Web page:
Pursuing secondary education or working around childcare is its own unique challenge. However, similar to a structured office workday, taking classes likely means that you’re working with set times of unavailability each week. Keeping this in mind, we highly recommend using a planner (either a physical one or a digital version) to lay out your responsibilities—in terms of classes, assignments, chores, and childcare—each day. Breaking your days down to the hour is particularly useful to keep you on track, as well as ensure that you don’t miss anything. Above all, make sure to block out set times for rest within your schedule, so that you don’t feel burnt out.
Depending on the age of your children (newborn, toddler, teen), childcare comes with a bit more of a sporadic schedule. Nights and mornings will likely be hectic due to transporting your kids to school, preparing meals for your family, and attending after-school activities. Weekends can also become busy with errands, sports games, and social outings. If your kids are of school age or attend daycare, the time that they are out of the house on weekdays will be your ideal time to plan your wedding. However, if you’re raising a newborn, you may not have the luxury of multiple hours of set free time each day. Instead, in this case, you want to lean on your partner or support system to split duties with, so that you are free to plan without interruption. Remember that nap times for newborns is another perfect opportunity for quiet work. Finally, blocking out time for playdates or structured activities with other kids, especially on weekends, can be a great chance to sneak in some wedding planning.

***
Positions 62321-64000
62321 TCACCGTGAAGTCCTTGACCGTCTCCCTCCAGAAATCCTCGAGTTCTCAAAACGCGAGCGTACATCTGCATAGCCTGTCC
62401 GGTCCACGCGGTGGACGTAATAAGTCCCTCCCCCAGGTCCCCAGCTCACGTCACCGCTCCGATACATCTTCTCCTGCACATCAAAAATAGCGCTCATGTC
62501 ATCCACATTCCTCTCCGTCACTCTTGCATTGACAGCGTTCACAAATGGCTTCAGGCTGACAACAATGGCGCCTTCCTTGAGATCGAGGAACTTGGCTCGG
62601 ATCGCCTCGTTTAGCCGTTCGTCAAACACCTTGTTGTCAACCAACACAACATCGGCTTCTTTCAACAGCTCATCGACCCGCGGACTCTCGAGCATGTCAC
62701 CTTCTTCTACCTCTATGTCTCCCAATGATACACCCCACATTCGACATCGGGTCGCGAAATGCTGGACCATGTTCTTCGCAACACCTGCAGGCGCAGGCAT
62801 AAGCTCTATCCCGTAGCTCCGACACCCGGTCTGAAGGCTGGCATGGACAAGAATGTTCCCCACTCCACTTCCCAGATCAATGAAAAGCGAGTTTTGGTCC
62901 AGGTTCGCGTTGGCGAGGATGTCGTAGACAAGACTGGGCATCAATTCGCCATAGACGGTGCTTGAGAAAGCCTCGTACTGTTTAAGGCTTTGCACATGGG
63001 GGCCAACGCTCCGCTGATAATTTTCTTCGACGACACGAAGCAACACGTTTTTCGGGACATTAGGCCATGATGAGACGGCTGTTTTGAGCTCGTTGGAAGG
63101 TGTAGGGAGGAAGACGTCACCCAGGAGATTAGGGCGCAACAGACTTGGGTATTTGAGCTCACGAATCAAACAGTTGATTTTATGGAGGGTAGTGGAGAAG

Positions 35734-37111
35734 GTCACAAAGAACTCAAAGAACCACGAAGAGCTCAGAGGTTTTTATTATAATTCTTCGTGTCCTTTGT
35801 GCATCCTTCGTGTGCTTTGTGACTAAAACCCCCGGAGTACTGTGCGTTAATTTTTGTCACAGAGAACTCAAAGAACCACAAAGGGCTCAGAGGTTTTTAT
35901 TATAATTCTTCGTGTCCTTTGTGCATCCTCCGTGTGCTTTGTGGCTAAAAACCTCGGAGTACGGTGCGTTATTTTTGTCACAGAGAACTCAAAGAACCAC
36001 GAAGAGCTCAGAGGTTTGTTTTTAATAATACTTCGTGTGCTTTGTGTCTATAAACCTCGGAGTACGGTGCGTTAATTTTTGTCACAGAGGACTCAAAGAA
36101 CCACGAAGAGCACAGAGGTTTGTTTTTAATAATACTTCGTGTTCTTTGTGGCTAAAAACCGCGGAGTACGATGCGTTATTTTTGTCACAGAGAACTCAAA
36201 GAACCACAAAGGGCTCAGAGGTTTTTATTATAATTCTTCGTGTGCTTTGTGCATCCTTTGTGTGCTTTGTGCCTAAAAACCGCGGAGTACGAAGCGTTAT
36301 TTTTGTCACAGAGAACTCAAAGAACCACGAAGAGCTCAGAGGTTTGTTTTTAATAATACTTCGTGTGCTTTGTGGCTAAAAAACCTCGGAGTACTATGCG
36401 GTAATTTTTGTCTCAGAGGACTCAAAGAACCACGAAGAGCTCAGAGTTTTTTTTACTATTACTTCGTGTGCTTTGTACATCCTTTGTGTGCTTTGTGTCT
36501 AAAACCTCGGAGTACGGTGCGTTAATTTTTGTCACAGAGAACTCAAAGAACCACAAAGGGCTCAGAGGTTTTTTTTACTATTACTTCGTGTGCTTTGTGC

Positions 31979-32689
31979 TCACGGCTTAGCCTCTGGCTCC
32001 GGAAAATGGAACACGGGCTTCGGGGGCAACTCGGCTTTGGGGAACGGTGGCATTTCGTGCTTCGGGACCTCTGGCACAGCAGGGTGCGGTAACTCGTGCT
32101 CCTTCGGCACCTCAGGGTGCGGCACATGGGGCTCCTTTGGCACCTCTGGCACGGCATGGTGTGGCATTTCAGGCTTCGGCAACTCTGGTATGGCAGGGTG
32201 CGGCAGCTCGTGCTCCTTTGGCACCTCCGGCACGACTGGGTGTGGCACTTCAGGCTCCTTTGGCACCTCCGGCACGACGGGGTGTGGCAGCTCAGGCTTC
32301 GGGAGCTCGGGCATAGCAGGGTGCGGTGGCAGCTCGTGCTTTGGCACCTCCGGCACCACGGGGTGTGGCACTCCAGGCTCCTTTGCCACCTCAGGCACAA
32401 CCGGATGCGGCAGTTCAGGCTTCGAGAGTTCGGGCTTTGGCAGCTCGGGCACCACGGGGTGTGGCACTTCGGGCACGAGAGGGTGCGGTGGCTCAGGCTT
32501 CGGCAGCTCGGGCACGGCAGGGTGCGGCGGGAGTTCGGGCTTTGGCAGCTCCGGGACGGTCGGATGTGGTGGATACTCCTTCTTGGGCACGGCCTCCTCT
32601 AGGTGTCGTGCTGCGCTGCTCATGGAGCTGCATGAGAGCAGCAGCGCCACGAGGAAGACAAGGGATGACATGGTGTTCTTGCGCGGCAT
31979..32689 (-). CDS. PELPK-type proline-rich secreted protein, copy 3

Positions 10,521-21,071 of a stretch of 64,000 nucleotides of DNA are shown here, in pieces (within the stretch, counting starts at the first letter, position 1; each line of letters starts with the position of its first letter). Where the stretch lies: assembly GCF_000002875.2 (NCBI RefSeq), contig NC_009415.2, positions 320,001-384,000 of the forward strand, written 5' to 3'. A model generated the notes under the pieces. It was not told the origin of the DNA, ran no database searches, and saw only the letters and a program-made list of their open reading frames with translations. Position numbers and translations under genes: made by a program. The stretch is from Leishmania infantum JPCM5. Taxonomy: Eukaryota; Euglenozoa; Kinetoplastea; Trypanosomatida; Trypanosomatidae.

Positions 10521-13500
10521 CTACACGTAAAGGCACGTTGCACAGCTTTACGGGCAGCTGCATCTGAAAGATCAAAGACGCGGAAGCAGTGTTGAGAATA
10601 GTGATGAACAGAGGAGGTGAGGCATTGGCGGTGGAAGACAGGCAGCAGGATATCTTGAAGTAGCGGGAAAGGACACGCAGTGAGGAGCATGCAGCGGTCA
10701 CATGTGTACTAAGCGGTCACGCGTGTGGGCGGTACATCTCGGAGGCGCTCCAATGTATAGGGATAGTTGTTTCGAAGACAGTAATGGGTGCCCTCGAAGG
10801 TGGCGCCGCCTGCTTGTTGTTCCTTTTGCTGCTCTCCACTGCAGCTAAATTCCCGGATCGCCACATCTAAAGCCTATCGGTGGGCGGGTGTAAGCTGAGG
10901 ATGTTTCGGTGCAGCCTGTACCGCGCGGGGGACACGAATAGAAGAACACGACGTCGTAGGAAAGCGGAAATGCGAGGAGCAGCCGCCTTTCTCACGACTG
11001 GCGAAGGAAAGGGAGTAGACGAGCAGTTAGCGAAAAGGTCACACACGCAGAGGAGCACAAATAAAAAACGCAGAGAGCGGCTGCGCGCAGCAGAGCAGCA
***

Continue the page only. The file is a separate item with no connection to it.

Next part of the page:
Planning a wedding is not a one-person or even a two-person job, rather, much like raising a child, it takes a village. It may be tempting to try to shoulder all the responsibility on your own, but learning to delegate will make your planning experience more relaxed, plus free up time in your schedule. This can mean splitting duties with your SO, your wedding party, friends, and family; hiring a planner; or leaning on your vendors.
It’s important to note that not all wedding tasks can be delegated. For example, choosing your wedding dress or your cake may not be something you want to hand off, as personal duties like those should stay between you and your partner. However, once you have an idea of vendors, tasks such as planning a bachelor or bachelorette party and booking appointments, can be taken over by trusted individuals in your life. You can even give your helping friends and family detailed descriptions of what you want and have them check in with you to verify before selection.
For example, if you know that you want roses for your wedding flowers, you can send a family member to your appointment with inspiration photos and have them send you options before you make a decision. Additionally, if you don’t want to hand off wedding planning, consider allowing people in your life to help you in other ways such as watching your children for a few hours or cooking your family meals.
Wedding planners and vendors become critical resources for you and your SO during wedding planning. Planners can deal with the small details, so that you and your partner can focus on the bigger picture. That’s why it is so important to vet your wedding planner and/or vendors and establish a relationship built on mutual trust.
All of these small adjustments take duties off of your plate and allow wedding planning to be more enjoyable for you and your spouse. If you’re still not sure how to start the process, check out our guide on how to plan a wedding for the first steps! From registries to vendor databases to wedding websites, Zola is here to make sure that your wedding celebrates your life and your individuality as a couple, rather than overtaking it. We hope that these ideas provided you with inspiration and helped you in starting to visualize the unique wedding that you want.